The group think practiced by diverse economic sages like NY Times columnist Paul Krugman and Fed Reserve Chairman Ben Bernanke: that piling on more debt, deficit, and stimulus to the record amounts that were produced from thin air in 2008/2009 will "kick-start confidence and growth" and "get the stalled recovery in gear", continues to be parroted by various media outlets, including the Toronto Star. The sad thing is, the lingo, the buzzwords, and the bluster are not cutting through to the heart of the problem anymore, and more and more people are realizing it. Further indebting the taxpayer to pretend that the economy is “recovering” and “growing” is a scam, and anybody can see that. That’s why these protests are starting to gain steam.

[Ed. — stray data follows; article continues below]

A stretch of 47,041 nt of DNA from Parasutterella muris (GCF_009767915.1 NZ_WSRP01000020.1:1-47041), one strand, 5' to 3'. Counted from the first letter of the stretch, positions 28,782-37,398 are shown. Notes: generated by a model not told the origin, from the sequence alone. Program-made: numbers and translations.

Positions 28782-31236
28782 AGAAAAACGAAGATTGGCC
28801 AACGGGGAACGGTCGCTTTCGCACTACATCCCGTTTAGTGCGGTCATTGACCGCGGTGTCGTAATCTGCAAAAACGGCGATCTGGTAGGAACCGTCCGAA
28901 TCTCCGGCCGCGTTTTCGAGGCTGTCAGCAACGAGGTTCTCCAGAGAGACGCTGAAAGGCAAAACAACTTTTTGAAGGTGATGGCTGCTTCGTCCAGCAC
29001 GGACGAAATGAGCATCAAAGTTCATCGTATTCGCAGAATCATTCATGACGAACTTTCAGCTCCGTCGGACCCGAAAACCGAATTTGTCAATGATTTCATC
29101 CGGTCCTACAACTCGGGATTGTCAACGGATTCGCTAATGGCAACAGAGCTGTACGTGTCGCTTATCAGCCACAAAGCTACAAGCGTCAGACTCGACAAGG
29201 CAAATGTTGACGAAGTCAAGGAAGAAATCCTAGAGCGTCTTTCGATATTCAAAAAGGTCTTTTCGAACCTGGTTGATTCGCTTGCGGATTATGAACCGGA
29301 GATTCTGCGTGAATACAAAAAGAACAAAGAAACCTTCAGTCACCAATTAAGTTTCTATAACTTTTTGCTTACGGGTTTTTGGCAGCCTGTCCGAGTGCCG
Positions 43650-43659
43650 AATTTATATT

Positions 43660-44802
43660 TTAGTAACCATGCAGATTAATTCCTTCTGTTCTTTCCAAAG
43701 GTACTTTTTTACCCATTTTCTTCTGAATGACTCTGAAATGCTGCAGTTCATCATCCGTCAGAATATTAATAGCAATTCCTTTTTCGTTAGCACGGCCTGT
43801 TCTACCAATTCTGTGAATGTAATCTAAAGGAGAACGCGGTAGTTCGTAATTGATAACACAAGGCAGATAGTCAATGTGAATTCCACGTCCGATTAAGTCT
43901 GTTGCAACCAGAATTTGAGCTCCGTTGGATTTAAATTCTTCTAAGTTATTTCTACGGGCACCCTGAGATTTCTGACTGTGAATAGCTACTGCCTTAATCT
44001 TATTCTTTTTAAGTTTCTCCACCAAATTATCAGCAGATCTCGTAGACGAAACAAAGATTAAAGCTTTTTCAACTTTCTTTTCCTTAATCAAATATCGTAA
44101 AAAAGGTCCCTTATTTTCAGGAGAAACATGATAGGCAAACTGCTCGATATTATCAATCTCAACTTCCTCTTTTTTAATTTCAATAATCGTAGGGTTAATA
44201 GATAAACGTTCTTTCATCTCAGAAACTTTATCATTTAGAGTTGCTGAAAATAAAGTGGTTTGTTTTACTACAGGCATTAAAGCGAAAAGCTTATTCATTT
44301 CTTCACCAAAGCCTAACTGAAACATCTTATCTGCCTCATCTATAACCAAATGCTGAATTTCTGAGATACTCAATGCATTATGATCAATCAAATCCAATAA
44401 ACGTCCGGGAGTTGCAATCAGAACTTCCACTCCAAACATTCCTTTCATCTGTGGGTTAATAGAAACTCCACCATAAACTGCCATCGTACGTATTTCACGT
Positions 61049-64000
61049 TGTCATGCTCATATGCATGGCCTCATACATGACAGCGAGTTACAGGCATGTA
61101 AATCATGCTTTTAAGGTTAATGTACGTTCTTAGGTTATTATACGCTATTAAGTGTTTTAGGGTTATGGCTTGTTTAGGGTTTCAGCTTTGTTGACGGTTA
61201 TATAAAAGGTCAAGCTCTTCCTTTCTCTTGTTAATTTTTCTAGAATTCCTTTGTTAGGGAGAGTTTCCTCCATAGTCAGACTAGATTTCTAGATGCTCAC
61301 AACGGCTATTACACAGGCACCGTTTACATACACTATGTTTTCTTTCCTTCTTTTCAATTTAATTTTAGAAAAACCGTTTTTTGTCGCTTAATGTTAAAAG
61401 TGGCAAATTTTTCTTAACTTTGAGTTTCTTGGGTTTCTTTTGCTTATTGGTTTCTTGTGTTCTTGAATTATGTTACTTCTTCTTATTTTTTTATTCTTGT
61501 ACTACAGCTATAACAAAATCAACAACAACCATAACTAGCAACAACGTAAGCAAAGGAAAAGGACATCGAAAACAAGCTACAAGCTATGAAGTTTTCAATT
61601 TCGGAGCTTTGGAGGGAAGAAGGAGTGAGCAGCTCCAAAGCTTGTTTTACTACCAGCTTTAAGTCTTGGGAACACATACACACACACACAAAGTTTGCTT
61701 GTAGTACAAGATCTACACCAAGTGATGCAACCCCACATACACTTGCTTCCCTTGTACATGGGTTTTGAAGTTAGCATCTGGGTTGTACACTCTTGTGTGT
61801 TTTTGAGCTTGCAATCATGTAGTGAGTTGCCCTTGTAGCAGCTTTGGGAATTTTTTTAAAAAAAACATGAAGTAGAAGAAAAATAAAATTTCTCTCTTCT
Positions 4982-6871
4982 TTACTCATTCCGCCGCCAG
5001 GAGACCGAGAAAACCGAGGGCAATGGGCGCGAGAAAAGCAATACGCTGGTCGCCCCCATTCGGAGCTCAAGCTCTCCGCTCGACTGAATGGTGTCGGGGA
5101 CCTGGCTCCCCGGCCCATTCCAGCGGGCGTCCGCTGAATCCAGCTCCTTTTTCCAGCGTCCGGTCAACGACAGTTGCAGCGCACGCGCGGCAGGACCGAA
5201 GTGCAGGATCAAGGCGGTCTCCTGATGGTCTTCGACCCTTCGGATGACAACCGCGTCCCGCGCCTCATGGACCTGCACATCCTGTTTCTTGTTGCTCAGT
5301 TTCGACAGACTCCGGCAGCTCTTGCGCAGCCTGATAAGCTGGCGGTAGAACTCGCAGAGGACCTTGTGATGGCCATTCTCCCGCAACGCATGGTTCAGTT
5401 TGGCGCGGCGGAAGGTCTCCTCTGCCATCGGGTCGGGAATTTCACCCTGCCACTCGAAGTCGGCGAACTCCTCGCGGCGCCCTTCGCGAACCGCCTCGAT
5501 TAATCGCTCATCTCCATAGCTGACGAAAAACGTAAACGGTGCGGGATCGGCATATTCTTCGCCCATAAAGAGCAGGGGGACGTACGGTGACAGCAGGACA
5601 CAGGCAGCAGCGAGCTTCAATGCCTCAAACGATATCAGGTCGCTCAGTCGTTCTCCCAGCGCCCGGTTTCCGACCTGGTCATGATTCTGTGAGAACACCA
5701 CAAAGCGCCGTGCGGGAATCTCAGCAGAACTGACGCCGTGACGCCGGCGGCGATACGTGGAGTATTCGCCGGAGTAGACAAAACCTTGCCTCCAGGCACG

You’d never know it, though, with the speed the finance minister Jim Flaherty and other members of the Canadian body politic take to the airwaves every other day to assure us that everything’s fine and they’re out hectoring the world in its and our own best interest. Prime Minister Harper himself even wrote this gem for the Globe and Mail, I’m guessing on the back of a McDonald’s paper bag in the back seat of his limo judging by the amount of substance it contains. He and Flaherty both browbeat Europe non-stop on the need to take “decisive action” to “restore confidence and growth” and at the same time “get their deficit under control ASAP”. Because this article by Harper contains 100% rhetoric/adjectives and zero specifics, we can’t know what he's thinking when insisting a continent perform this physically impossible feat. We can only speculate on what he means when he says “Our challenges our great but our will to overcome them is greater”. But based on Flaherty’s demand to Europe a few weeks ago that the continent increase its bailout fund from 400 billion to a trillion Euros, I’m assuming the “will to overcome” is actually the will to demand the European Central Bank to put a new 600 billion euro debt on the heads of unborn Slovaks, Croatians, Lithuanians, Maltese, and the children of the other 23 nations of the great, old continent. Or to make this example more concrete, the Canadian Prime Minister and his allies all over the world - arrogant, dismissive, rich pricks like Kevin O’Leary - figure the silver haired banker guys in Europe who wear silk ties and fitted suits and live in their posh apartments in the toniest areas of Dublin and Paris deserve to maintain their standard of living. In their minds, if they snow the under classes living in high rises grappling with 40% unemployment on the fringes of these same cities, their victims probably a) won’t notice it or b) deserve it for being poor.